County voters to consider Prop S next Tuesday

Stenger supports $100 million no-tax-rate-increase bond issue

By Kari Williams

Sixth District Councilman Steve Stenger, D-Affton, supports Proposition S, a $100 million, countywide bond issue that voters will consider Tuesday, April 3.

Prop S is a $100 million general obligation bond issue that would not require a tax-rate increase. As proposed, the bond issue would fund safety improvements at the County Courthouse and construct a new Family Justice Center.

The court bonds will replace bonds due to be paid in full by August 2013. The funds can only be used for the court buildings. A four-sevenths majority is required for approval.

“I think that it’s certainly a public work that the people of St. Louis County will all be free to access and use, which I think is good,” Stenger said.

The proposition does not call for a tax-increase, according to Stenger, because it would be a continuation of a tax levy that is currently in place.

A similar bond issue for $120 million was on the ballot in November 2008 and was rejected by voters. Stenger said the difference between the 2008 bond issue and the current bond issue is that now less funds are being asked for of the voters.

“At that time, I thought that … the additional $20 million was maybe asking a little too much,” Stenger said. “This one is less than that, so it’s a bit of a compromise.”

The county pays roughly $750,000 on average to keep both buildings running, according to Family Court Judge Douglas Beach.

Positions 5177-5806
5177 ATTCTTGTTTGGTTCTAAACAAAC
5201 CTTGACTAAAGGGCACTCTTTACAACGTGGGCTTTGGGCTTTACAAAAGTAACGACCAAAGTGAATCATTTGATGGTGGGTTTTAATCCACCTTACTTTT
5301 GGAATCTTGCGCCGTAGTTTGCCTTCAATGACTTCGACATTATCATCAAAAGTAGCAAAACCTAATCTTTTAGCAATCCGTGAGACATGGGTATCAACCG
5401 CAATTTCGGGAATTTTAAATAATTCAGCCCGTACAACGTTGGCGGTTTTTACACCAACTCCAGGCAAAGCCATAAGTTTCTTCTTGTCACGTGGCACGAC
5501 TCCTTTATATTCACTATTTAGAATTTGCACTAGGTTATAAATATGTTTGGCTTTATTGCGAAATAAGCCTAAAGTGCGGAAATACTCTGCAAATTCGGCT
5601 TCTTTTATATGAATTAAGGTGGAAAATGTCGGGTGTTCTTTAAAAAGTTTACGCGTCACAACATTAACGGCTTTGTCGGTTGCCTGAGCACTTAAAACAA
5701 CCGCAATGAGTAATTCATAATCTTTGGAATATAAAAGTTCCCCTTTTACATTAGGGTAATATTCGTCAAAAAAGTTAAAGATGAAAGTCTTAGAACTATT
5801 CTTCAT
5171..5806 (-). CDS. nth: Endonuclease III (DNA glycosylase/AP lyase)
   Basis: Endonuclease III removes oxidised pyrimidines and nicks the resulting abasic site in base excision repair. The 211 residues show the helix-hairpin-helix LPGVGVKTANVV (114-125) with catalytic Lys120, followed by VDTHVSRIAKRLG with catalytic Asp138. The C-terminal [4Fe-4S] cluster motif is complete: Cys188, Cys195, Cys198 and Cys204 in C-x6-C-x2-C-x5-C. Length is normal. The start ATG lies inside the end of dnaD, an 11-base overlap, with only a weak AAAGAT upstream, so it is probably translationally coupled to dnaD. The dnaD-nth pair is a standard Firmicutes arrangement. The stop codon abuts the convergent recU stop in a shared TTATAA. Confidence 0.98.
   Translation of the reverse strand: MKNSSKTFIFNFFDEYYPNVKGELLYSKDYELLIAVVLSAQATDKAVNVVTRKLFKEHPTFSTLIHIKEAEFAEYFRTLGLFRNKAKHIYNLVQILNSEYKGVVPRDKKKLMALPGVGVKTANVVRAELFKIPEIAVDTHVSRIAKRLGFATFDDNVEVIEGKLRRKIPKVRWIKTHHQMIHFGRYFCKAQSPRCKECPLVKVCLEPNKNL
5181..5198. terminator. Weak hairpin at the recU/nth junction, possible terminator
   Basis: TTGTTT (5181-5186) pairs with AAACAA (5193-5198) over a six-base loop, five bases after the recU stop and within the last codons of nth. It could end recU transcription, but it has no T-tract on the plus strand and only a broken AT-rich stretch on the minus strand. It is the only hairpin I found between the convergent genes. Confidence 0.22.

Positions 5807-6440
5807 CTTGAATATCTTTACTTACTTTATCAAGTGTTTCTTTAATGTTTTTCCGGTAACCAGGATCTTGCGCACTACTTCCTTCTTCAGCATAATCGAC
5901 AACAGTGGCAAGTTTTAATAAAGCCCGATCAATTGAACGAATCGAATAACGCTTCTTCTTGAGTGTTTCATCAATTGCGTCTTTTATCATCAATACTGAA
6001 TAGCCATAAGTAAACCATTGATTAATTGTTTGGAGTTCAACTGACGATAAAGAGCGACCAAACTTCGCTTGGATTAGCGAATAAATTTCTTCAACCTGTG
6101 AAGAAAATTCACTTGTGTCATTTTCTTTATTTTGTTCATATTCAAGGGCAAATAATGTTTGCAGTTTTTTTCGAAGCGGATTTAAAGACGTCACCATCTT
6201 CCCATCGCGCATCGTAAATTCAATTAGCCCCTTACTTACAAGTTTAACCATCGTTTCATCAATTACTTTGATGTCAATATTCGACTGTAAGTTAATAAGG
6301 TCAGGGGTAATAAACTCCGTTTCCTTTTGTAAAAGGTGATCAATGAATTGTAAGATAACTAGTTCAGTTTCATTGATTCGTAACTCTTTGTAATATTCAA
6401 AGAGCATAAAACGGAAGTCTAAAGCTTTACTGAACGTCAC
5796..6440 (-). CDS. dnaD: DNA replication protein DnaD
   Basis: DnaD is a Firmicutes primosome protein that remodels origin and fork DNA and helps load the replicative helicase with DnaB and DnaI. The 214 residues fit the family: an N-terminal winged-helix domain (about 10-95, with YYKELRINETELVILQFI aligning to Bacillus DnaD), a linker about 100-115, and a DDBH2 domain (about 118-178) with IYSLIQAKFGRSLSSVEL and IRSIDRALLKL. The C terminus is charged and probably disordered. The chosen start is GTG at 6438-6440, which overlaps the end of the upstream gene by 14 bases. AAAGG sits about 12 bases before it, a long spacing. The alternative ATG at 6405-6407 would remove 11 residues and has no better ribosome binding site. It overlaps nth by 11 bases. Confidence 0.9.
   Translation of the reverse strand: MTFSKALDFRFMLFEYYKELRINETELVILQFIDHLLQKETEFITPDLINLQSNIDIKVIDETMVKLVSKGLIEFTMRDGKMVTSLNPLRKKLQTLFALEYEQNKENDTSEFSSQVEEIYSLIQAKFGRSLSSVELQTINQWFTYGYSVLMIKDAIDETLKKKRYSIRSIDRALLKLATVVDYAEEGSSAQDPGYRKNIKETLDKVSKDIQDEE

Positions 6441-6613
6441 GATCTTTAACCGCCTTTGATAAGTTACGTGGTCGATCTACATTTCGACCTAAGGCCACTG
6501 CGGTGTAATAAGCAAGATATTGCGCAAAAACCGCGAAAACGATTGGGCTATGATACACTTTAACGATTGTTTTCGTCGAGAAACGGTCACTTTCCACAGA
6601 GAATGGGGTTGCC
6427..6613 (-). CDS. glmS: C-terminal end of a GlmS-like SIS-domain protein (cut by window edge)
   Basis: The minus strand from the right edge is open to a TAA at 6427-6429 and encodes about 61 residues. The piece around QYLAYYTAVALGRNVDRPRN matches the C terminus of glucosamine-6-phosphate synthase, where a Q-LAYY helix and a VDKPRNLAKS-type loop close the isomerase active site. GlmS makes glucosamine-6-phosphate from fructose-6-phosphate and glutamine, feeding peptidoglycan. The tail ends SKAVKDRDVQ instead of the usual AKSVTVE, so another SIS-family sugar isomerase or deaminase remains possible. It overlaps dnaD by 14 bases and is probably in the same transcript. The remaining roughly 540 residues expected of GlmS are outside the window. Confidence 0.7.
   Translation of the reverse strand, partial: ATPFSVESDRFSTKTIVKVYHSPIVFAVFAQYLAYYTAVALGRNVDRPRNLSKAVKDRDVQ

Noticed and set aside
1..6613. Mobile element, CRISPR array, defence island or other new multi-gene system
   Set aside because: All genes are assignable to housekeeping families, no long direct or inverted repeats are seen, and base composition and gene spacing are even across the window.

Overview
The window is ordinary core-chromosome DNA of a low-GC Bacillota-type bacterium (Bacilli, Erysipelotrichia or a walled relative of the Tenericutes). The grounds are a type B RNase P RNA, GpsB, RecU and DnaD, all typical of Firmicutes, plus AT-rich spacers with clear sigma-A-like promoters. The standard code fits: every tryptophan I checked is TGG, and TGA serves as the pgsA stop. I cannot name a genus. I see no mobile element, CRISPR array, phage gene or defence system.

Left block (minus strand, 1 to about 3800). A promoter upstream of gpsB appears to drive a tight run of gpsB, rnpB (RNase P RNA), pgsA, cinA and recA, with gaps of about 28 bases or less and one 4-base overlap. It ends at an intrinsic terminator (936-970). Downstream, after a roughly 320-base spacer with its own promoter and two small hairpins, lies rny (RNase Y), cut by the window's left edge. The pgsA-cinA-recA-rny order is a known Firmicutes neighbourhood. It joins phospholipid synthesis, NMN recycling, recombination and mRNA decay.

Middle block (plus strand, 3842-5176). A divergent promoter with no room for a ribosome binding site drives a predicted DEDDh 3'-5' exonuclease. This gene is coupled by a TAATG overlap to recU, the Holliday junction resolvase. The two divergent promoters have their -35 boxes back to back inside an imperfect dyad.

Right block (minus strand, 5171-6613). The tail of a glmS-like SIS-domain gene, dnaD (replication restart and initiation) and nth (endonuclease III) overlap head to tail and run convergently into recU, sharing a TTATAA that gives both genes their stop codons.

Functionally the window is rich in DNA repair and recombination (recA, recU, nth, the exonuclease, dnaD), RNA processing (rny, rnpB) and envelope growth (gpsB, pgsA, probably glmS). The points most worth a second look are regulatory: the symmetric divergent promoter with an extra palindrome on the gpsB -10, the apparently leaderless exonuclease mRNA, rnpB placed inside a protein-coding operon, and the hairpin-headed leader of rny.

“We’re not making major repairs or fixing things,” Beach said at press conference held March 20. “So the money that’s being thrown down the hole is not going to be recovered.”

The juvenile court also has asbestos on its lower two floors, according to Beach.

County Prosecuting Attorney Bob McCulloch said at the press conference the escalators in the civil court building have been out of order more than they have been working for “the past several years.”

“Part of it is just age. It’s old, so it breaks down,” McCulloch said, “and it’s so old they don’t make the parts anymore. We actually had to have parts specially made for it because they’re not there anymore.”

Additionally, McCulloch said the “massive security system” in the courts are in buildings that were not built for security systems.

Julie Lawson, executive director of the Crime Victim Advocacy Center, said due to the current building structure, victims and offenders sometimes have to sit “shoulder to shoulder in the court room together.”

“It is terrifying for a victim of domestic violence, or assault, or assault and burglary or any crime to have to sit that close in proximity to the person who has assaulted her or perhaps burglarized them,” Lawson said.

The emotional and mental scars of being in such a situation do not go away, according to Lawson.

“These women and families and children need a voice that will speak for them, and I think that needs to be the voters,” Lawson said.

Judy Berkowitz, executive director of Kids in the Middle, said the items addressed in the bond issue affect everyone.

“I have neighbors who come through these doors every single day, I’ve been on jury duty … So thinking that it might not affect me personally is wrong,” Berkowitz said. “It affects every single one of us. and I’d like to make sure the parents and the children who walk through these doors are able to feel safe, are able to be safe …”